“Well, that was quite an adventure.”
Subgenre: Shape-shifting Shenanigans
Release Date: 2023
FX: Not much, but in this low budget joint that’s actually a good thing
Some Clichés/Tropes: What’s In Those Woods Anyway, Backwoods People Are Creepy By Law, Who’s There I Mean It, Surprise Motherfuckers
Where I Watched: Screener (but available on Amazon Prime and Tubi)
Story: A foursome of twenty-somethings gear up for a house in the woods vacay. A couple, and two friends the couple want to match up. And hey, the house they’re going to is the same one where murders happened in the prologue! Who’da thunk? What could go wrong? Hey, what’s that noise?
Spooky or Nah?: if you looked at the movie poster and saw that it was just an image without actual film details and thought, this is probably a low budget horror movie? Then congratulations darling, you win. (What, I don’t know. But you win it.) This is a joint from DBS Films, who gave us The Haunting of the Murder House last year. Does it stack up? Well…
Forest definitely has the love of the genre in its bones. The basic “halt who goes there” plot takes a fun turn with shape-shifters as the Big Bad, though the creators wisely keep the original form of the creature under wraps for the most part, using Bughuul-esque jump scares to give viewers an idea of exactly what Our Gang is dealing with. But besides that, the shifter uses the visages of the characters to keep
the budget on an even keel everyone on screen questioning exactly who’s who and what’s what. For the most part, that’s successful. I couldn’t help but want a bit more from the back-and-forth body swapping though. There’s plenty of scary setup that’ll get your mouth watering for some good ol’ fashioned mayhem, but it feels like most of the punches get pulled before things get really interesting.
A part of that may be due to the cast typically delivering lines in the same overall tone no matter who’s actually inside that body. Don’t get me wrong; the cast does its best and even my cold, hateful heart could see they really dug into their gig. I’m gonna lay this at the feet of the director, who could have done a bit more to bring out varying emotions (or in the shifter’s case, lack thereof) from scene to scene. There were moments when the dialogue between characters showed genuine talent, and the cast’s ability to connect with each other (especially Chloë Marie Rhoades and Stephanie Kirves; sorry, IMDb doesn’t list the character names for the leads, and I have the name-recall of a fruit fly.) Special shout out to Benjamin L. Newmark as overly thirsty backwoods dude Rodger, who understood the assignment and hammed it up, while snarking at the “big city” kids.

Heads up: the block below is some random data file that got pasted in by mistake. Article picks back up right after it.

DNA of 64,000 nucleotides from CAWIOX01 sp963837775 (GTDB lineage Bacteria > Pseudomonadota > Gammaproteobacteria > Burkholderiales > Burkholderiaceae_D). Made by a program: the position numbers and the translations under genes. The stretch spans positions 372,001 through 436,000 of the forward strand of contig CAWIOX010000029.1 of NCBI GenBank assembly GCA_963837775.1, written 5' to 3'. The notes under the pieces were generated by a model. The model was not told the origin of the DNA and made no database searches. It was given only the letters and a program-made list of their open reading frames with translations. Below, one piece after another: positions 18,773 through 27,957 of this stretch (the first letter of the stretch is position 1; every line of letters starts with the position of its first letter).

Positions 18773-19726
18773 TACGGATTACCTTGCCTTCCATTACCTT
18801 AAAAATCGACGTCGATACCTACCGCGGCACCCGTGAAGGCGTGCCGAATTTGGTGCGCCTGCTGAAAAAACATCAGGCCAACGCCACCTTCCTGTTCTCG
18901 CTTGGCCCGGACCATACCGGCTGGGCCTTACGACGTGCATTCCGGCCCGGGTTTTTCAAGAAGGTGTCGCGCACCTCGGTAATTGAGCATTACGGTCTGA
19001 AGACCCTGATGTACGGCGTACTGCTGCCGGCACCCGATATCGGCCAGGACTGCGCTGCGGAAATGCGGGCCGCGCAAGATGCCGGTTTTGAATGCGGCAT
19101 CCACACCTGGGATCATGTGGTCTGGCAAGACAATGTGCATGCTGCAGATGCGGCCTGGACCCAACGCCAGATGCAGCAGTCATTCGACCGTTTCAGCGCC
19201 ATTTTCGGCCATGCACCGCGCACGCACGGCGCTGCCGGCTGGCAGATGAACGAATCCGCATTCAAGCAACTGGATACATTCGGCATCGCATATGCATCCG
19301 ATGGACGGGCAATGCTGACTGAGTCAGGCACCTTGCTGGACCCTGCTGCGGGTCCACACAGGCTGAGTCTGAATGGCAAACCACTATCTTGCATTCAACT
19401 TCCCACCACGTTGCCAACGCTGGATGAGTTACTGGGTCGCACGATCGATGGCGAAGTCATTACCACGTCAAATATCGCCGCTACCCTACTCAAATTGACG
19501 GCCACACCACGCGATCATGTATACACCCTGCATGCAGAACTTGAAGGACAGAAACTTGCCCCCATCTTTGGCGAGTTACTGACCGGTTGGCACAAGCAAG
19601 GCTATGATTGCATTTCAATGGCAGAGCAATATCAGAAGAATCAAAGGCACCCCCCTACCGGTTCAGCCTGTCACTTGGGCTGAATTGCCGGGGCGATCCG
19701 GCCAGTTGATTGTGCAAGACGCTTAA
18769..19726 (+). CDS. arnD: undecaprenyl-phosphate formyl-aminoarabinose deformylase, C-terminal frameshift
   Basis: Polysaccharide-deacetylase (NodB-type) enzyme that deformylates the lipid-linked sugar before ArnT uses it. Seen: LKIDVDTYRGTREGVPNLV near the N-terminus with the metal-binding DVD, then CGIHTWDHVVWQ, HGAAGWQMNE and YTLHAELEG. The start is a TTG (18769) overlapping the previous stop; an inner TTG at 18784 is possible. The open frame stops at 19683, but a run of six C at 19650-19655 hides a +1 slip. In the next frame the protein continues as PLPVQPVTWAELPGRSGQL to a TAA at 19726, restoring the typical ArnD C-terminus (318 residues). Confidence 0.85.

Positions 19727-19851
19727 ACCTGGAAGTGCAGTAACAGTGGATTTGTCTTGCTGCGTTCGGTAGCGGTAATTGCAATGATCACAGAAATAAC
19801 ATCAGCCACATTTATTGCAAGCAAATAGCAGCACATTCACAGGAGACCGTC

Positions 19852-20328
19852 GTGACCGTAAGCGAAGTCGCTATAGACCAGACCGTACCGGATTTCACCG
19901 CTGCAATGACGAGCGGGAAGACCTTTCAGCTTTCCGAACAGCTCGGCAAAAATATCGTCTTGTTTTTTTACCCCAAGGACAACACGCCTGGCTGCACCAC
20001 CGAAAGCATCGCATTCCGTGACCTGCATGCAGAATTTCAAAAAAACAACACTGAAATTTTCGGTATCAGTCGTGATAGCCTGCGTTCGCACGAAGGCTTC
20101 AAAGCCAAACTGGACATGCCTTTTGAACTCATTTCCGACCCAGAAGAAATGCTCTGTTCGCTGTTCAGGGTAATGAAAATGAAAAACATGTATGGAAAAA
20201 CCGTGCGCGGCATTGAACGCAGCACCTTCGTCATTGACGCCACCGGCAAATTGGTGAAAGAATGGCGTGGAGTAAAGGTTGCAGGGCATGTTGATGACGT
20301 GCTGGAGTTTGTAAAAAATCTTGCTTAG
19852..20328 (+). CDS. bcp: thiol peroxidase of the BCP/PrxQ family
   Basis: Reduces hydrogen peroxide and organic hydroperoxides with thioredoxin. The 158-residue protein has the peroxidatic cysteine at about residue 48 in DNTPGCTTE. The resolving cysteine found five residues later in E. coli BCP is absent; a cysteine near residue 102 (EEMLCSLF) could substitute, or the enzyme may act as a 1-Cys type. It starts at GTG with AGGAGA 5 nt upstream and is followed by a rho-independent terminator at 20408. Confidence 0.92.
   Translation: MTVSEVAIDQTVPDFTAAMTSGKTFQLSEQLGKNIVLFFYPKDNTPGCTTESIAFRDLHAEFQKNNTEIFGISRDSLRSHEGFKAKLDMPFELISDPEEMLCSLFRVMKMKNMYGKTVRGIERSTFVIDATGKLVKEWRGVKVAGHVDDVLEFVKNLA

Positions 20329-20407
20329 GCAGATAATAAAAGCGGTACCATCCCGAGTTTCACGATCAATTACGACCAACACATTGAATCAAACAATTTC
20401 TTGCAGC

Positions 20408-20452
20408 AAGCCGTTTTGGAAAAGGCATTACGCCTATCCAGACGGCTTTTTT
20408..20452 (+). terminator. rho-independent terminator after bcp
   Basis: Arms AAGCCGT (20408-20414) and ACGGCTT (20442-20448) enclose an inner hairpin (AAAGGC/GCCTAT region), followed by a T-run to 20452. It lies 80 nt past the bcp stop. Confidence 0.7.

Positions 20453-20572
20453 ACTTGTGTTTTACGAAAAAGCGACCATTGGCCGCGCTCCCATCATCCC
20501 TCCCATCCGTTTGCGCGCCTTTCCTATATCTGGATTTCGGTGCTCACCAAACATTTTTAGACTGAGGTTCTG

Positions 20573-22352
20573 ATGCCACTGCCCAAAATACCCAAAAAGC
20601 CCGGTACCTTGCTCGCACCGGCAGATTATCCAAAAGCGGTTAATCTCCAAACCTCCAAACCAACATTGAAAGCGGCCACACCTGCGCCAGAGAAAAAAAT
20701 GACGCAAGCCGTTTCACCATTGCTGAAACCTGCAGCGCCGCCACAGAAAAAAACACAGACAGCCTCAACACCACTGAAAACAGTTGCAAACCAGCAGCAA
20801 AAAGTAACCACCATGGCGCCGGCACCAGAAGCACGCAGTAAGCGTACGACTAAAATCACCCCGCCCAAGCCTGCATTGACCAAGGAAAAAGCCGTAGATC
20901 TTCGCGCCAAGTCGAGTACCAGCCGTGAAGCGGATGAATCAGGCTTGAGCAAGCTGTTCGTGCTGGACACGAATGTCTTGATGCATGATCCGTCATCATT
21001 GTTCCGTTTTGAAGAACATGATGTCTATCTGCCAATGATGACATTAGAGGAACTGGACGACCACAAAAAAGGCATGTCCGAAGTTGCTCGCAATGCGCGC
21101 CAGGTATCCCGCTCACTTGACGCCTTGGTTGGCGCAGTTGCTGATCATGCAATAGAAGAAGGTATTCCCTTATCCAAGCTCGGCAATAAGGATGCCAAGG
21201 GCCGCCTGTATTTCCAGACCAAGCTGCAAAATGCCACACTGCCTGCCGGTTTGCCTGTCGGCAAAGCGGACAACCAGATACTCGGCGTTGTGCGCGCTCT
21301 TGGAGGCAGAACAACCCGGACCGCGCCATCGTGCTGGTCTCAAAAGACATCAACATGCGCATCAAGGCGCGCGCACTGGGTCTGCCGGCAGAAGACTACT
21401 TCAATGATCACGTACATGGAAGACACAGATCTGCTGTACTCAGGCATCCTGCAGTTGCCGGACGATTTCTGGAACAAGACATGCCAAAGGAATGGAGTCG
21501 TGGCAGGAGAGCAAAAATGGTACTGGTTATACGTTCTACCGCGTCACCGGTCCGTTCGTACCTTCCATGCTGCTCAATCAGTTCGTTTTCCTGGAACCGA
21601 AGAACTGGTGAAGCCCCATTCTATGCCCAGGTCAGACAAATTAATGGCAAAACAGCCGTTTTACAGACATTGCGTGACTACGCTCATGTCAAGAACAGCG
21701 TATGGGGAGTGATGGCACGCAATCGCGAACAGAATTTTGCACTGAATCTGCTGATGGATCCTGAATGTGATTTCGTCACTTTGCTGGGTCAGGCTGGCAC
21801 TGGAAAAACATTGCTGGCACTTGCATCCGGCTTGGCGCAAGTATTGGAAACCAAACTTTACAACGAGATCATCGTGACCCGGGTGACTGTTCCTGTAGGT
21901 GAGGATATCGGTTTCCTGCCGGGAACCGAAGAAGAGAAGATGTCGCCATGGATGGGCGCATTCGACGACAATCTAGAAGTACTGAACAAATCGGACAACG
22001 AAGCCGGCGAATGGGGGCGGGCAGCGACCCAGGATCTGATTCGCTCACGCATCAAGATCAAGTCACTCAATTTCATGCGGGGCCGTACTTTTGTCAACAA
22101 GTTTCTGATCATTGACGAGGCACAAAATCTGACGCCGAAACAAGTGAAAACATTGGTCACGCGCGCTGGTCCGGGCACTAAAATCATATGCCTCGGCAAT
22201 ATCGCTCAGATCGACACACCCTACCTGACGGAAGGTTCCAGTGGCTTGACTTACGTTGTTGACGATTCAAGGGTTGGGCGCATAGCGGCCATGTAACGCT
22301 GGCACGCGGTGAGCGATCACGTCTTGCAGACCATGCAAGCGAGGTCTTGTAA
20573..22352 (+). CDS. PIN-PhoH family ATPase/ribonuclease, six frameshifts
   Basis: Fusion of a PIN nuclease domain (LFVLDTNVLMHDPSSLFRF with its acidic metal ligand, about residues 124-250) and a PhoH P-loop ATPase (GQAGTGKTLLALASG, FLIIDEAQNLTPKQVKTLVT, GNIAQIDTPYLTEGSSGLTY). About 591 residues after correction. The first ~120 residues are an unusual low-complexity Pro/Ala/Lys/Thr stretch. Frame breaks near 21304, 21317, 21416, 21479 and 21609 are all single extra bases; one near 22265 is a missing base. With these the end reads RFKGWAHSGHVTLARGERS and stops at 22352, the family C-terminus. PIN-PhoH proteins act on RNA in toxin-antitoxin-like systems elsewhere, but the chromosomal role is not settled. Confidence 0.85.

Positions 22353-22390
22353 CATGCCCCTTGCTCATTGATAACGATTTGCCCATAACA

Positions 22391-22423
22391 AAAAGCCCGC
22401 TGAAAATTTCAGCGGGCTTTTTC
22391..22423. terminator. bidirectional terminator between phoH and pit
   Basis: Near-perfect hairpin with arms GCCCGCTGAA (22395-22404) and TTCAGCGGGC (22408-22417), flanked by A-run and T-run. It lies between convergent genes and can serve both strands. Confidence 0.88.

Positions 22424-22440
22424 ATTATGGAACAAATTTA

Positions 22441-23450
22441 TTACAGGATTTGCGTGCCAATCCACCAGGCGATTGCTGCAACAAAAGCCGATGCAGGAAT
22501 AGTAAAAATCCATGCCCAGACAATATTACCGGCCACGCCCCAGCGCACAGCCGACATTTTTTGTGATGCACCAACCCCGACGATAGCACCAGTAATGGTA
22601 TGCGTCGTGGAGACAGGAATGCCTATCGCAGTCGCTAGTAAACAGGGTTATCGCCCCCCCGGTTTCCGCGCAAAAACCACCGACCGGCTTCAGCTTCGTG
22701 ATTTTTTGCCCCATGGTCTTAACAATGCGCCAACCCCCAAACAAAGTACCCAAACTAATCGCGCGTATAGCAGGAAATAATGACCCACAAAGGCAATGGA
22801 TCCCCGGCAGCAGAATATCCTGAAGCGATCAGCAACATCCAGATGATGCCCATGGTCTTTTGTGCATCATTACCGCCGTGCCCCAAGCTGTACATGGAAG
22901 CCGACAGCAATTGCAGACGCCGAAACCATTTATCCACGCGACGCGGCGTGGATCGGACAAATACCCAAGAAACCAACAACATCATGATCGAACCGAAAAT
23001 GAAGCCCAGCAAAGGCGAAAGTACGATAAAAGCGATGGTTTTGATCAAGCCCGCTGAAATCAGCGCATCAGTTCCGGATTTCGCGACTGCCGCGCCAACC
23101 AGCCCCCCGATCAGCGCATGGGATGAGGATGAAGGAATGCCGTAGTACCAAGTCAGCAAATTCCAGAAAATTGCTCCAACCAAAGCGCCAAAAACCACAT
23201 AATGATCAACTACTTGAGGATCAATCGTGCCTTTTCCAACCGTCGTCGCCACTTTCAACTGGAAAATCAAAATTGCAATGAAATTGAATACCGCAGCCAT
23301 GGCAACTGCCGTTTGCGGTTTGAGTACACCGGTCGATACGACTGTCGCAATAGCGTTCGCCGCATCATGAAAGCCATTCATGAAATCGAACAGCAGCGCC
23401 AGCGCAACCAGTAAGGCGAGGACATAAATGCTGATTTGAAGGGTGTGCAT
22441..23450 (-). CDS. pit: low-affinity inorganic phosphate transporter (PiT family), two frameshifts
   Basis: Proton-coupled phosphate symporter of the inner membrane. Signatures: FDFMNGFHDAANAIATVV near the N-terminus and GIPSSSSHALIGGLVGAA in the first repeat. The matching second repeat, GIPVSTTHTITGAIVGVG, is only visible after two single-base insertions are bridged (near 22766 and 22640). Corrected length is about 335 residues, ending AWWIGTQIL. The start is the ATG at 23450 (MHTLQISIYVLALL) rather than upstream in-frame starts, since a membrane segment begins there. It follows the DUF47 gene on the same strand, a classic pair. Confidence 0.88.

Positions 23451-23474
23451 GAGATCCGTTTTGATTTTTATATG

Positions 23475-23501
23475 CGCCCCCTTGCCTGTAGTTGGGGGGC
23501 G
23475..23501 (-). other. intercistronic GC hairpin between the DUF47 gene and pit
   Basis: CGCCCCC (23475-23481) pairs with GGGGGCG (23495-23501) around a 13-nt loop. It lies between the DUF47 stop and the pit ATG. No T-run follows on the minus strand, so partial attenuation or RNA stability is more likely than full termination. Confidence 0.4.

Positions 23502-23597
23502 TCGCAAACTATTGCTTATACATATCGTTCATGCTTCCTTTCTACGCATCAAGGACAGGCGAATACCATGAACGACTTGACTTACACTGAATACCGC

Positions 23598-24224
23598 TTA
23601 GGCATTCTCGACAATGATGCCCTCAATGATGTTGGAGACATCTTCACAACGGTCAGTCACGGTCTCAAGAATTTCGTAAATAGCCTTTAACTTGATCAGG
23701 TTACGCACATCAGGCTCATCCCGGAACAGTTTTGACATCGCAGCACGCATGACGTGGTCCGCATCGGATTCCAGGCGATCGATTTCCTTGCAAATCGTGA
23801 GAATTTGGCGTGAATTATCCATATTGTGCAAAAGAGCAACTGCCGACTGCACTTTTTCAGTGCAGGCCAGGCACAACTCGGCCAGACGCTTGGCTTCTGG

As with House, the cinematography is well done for a low-budget spookfest, particularly the lighting, and shifter-POV tidbits. And though I’m sure this was simply filmed at a friend’s pad, the house and local area looks, well, like a place someone would actually Airbnb at. I have to point out one dialogue FUBAR; “One two, Roger’s coming for you…”? That’s treading real close to Nightmare on Elm Street infringement, and ripped me out of the story immediately. Y’all. Y’ALL. I could almost hear the New Line copyright attorneys.
Okay, bonus round? Things I loved: the creepy-ass images during the opening credits, that Our Gang’s first impulse is to leg it when things start to get weird (they quash it, but still), that using gasoline to start a fire will have a hilarious effect, and that end credits song. The end credits song slaps. It’s goofy, nasally, retro-Aughts indie perfection and I love it. I just wish they had a song list, rather than just listing the musicians. Things I didn’t: all the montages. I’d rather have a few scenes where the characters get to know each other better, and/or just strengthen their friendship. Instead, there are at least three montages where we see Our Gang doing stuff together, with the same lightweight adult contemporary music playing over the goings-on. Remember Friday the 13th‘s strip monopoly? Or Scream’s house party movie-time? Gimme some of that. At an hour and fifteen minutes, Forest would not have suffered from a little bit of shenanigans. Flesh ’em out a bit before they get… fleshed out. (Okay, so The Montage Song is kind of a cute earworm. But the up-tempo feels strange in a film that’s trying to scare you.)
Forest is okay for what it is; a low budget horror trying it’s best to scare you. The shifter storyline gets a lot of “who’s who” as the film progresses, but too often it’s too easy to figure out. And the end/climax (yep, they happen at the same time in here) is something anyone could see coming a mile away, but could have been truly effective with a bit more sleight-of-hand in blocking and camera setup. But I can’t be mad at you, Forest. You’re trying, and that shows. Just next time? Give me the good stuff I know you’ve got hiding behind your back. You’ve got the juice, spill it.